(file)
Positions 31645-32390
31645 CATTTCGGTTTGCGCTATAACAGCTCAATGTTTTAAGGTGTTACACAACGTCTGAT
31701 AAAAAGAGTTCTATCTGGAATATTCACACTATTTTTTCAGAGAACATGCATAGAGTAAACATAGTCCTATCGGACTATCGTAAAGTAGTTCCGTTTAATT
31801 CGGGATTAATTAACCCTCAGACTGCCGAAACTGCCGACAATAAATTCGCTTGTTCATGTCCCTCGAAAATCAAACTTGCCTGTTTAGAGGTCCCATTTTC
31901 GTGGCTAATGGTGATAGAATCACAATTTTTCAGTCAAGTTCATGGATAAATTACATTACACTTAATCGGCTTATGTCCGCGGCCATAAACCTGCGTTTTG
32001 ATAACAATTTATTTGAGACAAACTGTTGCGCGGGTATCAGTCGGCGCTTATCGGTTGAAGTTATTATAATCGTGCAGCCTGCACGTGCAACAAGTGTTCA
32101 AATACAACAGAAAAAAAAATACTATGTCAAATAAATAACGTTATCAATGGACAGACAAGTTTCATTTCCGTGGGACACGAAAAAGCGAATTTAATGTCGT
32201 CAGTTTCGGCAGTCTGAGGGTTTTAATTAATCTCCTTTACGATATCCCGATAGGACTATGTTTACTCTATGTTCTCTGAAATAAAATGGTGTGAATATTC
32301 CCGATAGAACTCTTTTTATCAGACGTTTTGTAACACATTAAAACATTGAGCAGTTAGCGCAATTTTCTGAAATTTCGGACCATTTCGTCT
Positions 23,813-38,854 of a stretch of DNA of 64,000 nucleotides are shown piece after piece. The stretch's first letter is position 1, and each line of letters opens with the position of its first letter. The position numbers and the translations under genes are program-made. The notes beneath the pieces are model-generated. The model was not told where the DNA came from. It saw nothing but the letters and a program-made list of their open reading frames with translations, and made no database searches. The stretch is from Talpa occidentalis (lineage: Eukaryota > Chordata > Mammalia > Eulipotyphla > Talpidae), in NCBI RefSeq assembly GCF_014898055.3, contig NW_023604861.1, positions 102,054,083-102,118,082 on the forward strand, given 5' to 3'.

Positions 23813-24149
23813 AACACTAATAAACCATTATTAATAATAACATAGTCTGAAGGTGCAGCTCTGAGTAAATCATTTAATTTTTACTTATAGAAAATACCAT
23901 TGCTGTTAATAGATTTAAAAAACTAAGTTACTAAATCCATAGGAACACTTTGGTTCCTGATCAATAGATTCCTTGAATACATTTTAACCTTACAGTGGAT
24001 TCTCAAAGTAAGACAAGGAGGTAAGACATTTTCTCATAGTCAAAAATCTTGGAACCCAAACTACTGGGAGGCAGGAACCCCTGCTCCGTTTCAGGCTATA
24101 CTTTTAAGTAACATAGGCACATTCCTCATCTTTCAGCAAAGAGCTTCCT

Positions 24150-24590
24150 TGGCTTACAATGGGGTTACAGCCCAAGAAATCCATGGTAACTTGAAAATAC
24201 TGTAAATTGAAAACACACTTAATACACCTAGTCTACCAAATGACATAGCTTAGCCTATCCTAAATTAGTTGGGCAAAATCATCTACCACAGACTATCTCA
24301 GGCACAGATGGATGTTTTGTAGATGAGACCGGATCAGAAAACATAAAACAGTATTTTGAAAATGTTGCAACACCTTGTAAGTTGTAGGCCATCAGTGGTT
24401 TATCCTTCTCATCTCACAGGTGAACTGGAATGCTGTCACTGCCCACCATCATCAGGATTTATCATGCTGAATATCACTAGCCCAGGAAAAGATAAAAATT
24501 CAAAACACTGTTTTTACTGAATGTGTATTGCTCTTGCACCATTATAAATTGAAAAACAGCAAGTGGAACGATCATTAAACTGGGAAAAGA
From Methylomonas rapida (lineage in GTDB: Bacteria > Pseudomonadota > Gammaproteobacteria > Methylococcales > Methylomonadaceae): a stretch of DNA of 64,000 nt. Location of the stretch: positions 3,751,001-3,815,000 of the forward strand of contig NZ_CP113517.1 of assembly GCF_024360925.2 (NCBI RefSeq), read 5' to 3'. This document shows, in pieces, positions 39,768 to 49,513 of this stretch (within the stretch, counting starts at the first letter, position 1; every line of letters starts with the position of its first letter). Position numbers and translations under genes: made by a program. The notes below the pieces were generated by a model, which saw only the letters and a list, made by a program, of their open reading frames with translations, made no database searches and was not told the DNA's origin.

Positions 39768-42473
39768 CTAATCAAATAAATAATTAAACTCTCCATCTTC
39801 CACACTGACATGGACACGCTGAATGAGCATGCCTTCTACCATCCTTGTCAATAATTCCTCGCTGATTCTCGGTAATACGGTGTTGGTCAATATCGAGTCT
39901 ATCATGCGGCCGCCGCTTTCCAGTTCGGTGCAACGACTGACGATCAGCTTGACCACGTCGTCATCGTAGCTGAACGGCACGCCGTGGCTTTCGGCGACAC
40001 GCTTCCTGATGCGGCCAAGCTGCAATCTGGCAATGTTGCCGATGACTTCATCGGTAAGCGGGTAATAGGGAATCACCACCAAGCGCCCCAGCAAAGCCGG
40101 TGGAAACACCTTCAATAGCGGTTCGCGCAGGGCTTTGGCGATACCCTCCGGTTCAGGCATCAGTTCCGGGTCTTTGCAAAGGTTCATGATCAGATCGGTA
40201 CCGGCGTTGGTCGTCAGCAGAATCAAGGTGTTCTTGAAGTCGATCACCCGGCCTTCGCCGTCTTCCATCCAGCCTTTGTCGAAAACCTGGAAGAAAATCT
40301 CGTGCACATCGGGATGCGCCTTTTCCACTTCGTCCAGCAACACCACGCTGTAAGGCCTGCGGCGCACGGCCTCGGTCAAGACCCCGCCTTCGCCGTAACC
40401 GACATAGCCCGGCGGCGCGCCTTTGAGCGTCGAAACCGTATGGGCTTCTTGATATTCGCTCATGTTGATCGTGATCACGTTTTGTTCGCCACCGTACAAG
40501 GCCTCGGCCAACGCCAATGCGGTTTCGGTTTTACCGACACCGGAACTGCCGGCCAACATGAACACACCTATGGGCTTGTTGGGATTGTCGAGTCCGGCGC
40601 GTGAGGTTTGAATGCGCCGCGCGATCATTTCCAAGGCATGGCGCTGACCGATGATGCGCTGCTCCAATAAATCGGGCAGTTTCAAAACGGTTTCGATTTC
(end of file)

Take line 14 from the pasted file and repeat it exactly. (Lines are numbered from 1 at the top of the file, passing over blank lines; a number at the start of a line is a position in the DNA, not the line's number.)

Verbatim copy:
24001 TCTCAAAGTAAGACAAGGAGGTAAGACATTTTCTCATAGTCAAAAATCTTGGAACCCAAACTACTGGGAGGCAGGAACCCCTGCTCCGTTTCAGGCTATA